Items in AFP with MESH term: Head and Neck Neoplasms
The Adult Neck Mass - Article
ABSTRACT: Family physicians frequently encounter neck masses in adult patients. A careful medical history should be obtained, and a thorough physical examination should be performed. The patient's age and the location, size, and duration of the mass are important pieces of information. Inflammatory and infectious causes of neck masses, such as cervical adenitis and cat-scratch disease, are common in young adults. Congenital masses, such as branchial anomalies and thyroglossal duct cysts, must be considered in the differential diagnosis. Neoplasms (benign and malignant) are more likely to be present in older adults. Fine-needle aspiration and biopsy and contrast-enhanced computed tomographic scanning are the best techniques for evaluating these masses. An otolaryngology consultation for endoscopy and possible excisional biopsy should be obtained when a neck mass persists beyond four to six weeks after a single course of a broad-spectrum antibiotic.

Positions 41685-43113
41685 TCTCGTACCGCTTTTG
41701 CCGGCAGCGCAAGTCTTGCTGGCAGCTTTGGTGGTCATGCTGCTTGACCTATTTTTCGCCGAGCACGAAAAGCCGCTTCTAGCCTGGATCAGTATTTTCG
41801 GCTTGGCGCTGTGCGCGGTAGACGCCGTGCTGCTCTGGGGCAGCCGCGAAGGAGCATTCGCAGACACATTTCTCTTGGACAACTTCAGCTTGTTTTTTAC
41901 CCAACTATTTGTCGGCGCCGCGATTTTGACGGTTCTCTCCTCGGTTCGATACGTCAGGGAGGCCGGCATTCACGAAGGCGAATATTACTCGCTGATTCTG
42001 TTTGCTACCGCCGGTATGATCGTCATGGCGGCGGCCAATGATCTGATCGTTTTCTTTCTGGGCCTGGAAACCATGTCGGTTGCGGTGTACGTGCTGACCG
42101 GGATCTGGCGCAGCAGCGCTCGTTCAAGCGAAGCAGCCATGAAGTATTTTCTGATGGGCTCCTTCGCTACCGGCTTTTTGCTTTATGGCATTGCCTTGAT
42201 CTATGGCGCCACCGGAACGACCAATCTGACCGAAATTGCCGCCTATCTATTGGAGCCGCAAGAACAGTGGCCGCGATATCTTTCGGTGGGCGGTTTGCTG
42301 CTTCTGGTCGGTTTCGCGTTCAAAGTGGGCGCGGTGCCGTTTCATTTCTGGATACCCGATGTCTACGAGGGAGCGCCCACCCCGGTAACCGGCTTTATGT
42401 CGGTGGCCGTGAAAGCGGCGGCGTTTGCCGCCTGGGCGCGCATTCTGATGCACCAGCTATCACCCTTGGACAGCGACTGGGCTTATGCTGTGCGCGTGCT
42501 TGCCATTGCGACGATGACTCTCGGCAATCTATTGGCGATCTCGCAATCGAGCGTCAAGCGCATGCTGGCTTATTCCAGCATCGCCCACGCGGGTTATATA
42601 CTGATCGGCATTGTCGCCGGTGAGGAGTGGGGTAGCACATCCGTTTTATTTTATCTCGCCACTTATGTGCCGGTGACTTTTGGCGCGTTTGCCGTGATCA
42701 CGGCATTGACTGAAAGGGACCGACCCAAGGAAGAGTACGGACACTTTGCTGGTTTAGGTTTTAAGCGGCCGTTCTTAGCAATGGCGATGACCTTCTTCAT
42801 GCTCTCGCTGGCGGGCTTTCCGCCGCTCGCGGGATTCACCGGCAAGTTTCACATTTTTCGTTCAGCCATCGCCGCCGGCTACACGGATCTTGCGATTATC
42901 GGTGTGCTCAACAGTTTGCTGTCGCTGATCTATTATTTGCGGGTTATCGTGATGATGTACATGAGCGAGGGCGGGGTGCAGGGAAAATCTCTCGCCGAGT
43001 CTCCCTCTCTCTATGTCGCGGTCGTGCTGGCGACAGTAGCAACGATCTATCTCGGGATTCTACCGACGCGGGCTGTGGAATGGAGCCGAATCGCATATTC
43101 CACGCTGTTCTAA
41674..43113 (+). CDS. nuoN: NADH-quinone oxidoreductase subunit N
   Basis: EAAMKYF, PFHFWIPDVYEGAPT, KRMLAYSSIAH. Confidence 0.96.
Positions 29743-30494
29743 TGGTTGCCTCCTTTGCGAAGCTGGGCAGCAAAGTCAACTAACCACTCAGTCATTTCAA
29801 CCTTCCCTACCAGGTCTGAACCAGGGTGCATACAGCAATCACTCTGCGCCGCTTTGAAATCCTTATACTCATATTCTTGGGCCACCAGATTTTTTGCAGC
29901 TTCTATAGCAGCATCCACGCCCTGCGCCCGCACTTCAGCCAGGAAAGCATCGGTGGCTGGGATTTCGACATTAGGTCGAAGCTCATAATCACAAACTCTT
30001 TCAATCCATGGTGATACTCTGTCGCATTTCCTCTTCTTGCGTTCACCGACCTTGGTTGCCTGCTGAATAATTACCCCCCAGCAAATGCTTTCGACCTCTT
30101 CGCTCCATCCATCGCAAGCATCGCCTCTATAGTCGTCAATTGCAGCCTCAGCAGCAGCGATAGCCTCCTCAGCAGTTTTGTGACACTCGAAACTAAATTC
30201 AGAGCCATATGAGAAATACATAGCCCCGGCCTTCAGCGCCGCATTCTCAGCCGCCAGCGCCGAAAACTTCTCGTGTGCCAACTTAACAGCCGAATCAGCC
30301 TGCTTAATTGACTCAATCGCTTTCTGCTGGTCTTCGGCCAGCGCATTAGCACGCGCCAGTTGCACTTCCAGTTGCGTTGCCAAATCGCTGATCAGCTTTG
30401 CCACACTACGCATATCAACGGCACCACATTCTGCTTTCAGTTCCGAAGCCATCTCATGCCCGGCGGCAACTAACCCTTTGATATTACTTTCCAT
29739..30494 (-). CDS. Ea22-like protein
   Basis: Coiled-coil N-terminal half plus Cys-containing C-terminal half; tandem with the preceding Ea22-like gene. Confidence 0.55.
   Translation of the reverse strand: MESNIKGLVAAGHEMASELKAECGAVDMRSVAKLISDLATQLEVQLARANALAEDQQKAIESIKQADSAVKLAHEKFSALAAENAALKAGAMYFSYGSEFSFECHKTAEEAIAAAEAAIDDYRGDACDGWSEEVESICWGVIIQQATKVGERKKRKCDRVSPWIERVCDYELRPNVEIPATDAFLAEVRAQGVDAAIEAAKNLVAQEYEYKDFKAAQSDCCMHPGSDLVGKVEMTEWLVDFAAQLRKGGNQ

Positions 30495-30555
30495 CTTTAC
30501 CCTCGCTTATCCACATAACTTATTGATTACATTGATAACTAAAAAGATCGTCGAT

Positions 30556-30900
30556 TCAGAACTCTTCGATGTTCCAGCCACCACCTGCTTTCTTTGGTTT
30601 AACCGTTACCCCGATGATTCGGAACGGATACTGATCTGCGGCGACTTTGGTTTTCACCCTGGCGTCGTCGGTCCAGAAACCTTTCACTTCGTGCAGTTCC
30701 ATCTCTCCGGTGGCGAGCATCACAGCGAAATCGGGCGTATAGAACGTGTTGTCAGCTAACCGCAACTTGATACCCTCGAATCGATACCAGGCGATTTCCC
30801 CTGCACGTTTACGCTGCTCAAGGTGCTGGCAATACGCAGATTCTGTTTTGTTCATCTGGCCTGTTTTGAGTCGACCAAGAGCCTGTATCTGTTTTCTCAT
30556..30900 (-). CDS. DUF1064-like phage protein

ABSTRACT: Head and neck manifestations of acquired immunodeficiency syndrome (AIDS) are among the most common complications of this disease. Some of these manifestations are the initial signs of human immunodeficiency virus (HIV) infection, and others are associated with full-blown AIDS. Otologic manifestations include otitis externa, otitis media, Kaposi's sarcoma and sensorineural hearing loss. Nasal and oral manifestations of AIDS are more common than otologic manifestations and range from infections, caused by both opportunistic and nonopportunistic organisms, to malignancies. We address common manifestations and current treatment recommendations.